James Broadbent on The Recollection of Tony Ward
It can be the little things that grab our attention, making us eager to know more. In the case of The Recollection of Tony Ward it was simply the image of vinyl records, which along with the title, suggested that this was going to be a play about memories explored through a music collection. And that was enough to get the interest of one of our music obsessed team.
So, we dropped the needle on our current favourite record (Fontains D.C.’s Skinty Fia just in case you were wondering), poured a couple of drinks and sat down with writer James Broadbent to find out more about the show that will play as part of May’s Peckham Fringe.
The show follows a man who appears to be having a midlife crisis, divorced and forced to return to live with his mother – you’re clearly too young for this to be autobiographical, so what was the inspiration?
Thanks for noting this is far from an autobiographical piece! It comes from a variety of places; the strongest of which being from when I worked in a record shop aged 17/18 – shout out to CrazyBeat Records in Upminster. I wasn’t writing at this point, and it was a simple Saturday job alongside plenty of my first experiences as a young adult.
What struck me and inspired this piece I suppose were the customers themselves that came into the shop. How they found solace in a shop of used records and what was happening outside of the shop’s doors didn’t seem to matter. Most Saturdays were a blast and I think about them often but stepping outside I was always reminded of the strange expectation and traps of suburbia. That’s what this is all about really; traps and lessons.
You’re bang on! Tony finds himself back at his mother’s house and while sitting alone he remembers that his record collection must be somewhere in the very house. It’s a little bit more freeform than: ‘This record reminds me of this’. Tony Ward, the protagonist, seems to be in the quietest place he’s been for a while, and this brings out an awful lot from within him.
We’ve really tried to utilise the stage and lighting design in Tony’s journey through his youth. For a subject manner that can come across as self-pitying and defeatist it’s these memories that personally are my favourite part of the play – of the writing anyway- how Tony relishes in these moments of the past with his best friends and I really hope that the audience revels in them too.
It’s also not all positive and yearning for the past either; Tony faces difficult memories within his marriage and experience as a father that Tal (The performer) is doing wonders with.
So is music an important part of your life, is it an area you’d want to explore more in your writing?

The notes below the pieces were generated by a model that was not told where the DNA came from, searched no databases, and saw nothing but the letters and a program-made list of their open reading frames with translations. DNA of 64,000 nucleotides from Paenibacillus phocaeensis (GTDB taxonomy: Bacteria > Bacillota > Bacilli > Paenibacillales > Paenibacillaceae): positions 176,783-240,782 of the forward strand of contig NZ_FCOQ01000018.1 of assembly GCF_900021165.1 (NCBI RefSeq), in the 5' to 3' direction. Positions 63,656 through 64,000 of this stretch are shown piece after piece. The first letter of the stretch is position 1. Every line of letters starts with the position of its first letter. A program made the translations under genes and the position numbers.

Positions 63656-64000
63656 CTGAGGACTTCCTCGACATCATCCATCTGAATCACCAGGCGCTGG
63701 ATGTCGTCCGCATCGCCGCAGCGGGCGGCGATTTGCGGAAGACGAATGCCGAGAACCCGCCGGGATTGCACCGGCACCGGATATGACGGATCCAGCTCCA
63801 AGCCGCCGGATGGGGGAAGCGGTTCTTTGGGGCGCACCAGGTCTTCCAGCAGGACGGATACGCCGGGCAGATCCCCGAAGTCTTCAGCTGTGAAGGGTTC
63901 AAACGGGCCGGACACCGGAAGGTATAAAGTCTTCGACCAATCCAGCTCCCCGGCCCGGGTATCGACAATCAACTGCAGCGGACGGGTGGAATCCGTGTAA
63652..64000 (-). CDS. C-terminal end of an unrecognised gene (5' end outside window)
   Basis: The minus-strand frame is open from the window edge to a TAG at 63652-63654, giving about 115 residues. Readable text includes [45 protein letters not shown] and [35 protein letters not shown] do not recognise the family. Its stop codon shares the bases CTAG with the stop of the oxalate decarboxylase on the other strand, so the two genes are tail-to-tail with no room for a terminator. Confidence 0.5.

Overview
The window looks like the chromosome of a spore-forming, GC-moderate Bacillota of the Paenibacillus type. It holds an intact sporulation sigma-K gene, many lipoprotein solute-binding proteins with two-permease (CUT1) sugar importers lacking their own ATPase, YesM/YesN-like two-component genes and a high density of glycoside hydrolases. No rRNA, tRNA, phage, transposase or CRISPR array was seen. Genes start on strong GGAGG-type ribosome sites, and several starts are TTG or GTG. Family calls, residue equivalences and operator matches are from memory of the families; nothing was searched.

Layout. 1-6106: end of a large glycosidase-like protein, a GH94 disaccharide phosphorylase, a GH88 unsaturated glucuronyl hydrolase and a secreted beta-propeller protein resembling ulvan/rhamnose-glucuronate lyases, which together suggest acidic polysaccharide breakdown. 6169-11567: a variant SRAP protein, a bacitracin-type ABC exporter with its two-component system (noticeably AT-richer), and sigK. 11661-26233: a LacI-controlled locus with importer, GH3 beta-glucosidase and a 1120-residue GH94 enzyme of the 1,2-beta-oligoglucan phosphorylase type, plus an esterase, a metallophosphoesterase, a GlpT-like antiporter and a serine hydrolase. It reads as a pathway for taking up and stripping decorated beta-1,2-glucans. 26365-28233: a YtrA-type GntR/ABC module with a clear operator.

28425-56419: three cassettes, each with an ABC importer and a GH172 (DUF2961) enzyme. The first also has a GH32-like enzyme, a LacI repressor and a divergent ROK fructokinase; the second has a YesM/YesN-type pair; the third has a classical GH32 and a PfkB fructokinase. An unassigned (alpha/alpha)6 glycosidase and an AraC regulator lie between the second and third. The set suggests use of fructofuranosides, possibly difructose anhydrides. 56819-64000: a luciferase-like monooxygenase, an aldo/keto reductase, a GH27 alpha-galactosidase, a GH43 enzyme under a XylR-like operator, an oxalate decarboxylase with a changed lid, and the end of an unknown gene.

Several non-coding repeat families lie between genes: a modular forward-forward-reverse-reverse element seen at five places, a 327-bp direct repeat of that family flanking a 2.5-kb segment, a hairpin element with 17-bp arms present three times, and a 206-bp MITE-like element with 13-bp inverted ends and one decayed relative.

Music is an incredibly important part of my life. My older brother, Matthew, is a tremendous musician who has been writing and performing since I was around about ten. I remember my Dad bartering with bouncers at the Water Rats in Camden to let me in with him to watch because I was so underage. After this I’ve always surrounded myself with musicians as they’re always the funniest people. I’m happiest when I’m listening to new music, and I tend to write a lot more when I do too.
This accompanied by my experience in CrazyBeat and core memories being formed at gigs and festivals with my closest friends. It’s something I love exploring in my writing too. One of my personal highlights from my previous show was seeing the audience bob and clap along to the dance routine performed at the end of the show. I want to reach that level of energy again and music is the only thing that really brings that side out of people.
The play looks at identity and how we find our own; is this a theme you explore often, and how do you make it authentic when you aren’t anywhere near middle aged yet?
I feel as though identity is something you are challenged with consistently in your adult life and the mistakes you make along the way. The play goes from Tony’s teenage years to the present day and there are plenty of mistakes in his lifetime. His biggest mistake for sure is the refusal to learn from any of them and that’s where the commentary on the past fifty years comes in – people believe they don’t have time for themselves because everything is moving so fast and that’s nobody’s fault, but I’m a strong believer we can always become better people. This theme is consistently challenged in my writing because I know that everybody struggles with the same big questions – ‘who am I and how do I fit into it all?’ and myself like plenty of others tend to avoid questions like these and put something on the TV for noise.